We are aware of Sowers v. State Board of Equalization of State of California, 600 F.2d 1254 (9th Cir. 1979), wherein the Ninth Circuit held that bankruptcy courts have no jurisdiction to determine the validity and amount of a tax fraud penalty included in a state tax liability assessment. In Sowers, the only case cited by the Ninth Circuit in support of their decision was Prather v. Commissioner, 50 T.C. 445 (1968). Unfortunately, the vitality of the proposition, for which Prather was cited in Sowers, has soured. The Tax Court's opinion in the present case (filed October 25, 1977 almost two years prior to the Sowers case) expressly overruled Prather insofar as it was contrary to their holding in this case. Therefore, finding no substantial case or reason to the contrary of the well-reasoned opinion of the Tax Court below, we hold that the Bankruptcy Court has jurisdiction to adjudicate penalties and additions to tax assessed under §§ 6651(a) and 6653(a) and accordingly find this case should be AFFIRMED.


11 U.S.C. § 11(a)(2A) vests bankruptcy courts with jurisdiction to "hear and determine . . . any question arising as to the amount or legality of any unpaid tax, whether or not previously assessed, which has not prior to bankruptcy been contested before and adjudicated by a judicial or administrative tribunal of competent jurisdiction . . ."


11 U.S.C. § 35(c)(1) provides: "The bankrupt or any creditor may file an application with the court for the determination of the dischargeability of any debt."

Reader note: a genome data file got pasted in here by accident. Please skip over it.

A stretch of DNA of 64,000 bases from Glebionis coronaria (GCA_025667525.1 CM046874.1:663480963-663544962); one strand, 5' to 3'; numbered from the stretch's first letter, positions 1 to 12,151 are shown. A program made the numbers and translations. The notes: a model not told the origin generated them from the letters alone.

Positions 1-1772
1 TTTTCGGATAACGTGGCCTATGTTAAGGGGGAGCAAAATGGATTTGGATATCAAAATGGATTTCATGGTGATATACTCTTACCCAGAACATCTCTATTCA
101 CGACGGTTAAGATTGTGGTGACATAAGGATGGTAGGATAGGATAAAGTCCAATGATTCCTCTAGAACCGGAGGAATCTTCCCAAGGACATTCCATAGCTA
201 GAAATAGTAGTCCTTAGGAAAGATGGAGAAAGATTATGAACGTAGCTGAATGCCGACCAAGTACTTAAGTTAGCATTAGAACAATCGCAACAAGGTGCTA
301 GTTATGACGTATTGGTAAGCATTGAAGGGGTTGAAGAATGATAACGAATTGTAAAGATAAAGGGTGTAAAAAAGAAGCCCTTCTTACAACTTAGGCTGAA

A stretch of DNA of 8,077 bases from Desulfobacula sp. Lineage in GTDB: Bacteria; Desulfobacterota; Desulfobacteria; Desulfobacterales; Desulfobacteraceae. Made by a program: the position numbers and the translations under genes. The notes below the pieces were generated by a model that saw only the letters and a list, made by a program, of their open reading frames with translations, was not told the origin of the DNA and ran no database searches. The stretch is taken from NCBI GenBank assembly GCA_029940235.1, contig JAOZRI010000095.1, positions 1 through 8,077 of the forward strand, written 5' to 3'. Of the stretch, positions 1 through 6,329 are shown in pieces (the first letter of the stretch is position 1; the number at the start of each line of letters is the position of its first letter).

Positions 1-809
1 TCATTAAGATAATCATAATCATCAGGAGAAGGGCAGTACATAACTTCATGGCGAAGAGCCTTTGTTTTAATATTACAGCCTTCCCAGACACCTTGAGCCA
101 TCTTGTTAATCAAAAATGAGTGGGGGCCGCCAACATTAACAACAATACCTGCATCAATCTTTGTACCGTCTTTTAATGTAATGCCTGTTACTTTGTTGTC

(c)(3) provides: "After hearing upon notice, the court shall determine the dischargeability of any debt for which an application for such determination has been filed, . . . or effectuate a determination that any debt is dischargeable and, if any debt is determined to be nondischargeable, shall determine the remaining issues, render judgment, and make all orders necessary for the enforcement thereof."


It is undisputed that § 6871(a) of the Internal Revenue Code precludes Tax Court review of the tax deficiencies in this case and that the Bankruptcy Court has exclusive jurisdiction to determine the validity of those deficiencies


For a recent case from this Court dealing with the issue presented in this case as a foregone conclusion, see Matter of Fox, 609 F.2d 178 (5th Cir. 1980)


Mr. Tatum's financial condition prevents him from paying the taxes and penalties and later litigating in the District Court


Section 505(a)(1) of the Bankruptcy Reform Act of 1978, 11 U.S.C. § 505(a) (1), provides: "Except as provided in paragraph (2) of this subsection, the court may determine the amount or legality of any tax, any fine or penalty relating to a tax, or any addition to tax, whether or not previously assessed, whether or not paid, and whether or not contested before and adjudicated by a judicial or administrative tribunal of competent jurisdiction."

Subsection (2)(A) provides: "The court may not so determine the amount or legality of a tax, fine, penalty or addition to tax if such amount or legality was contested before . . .".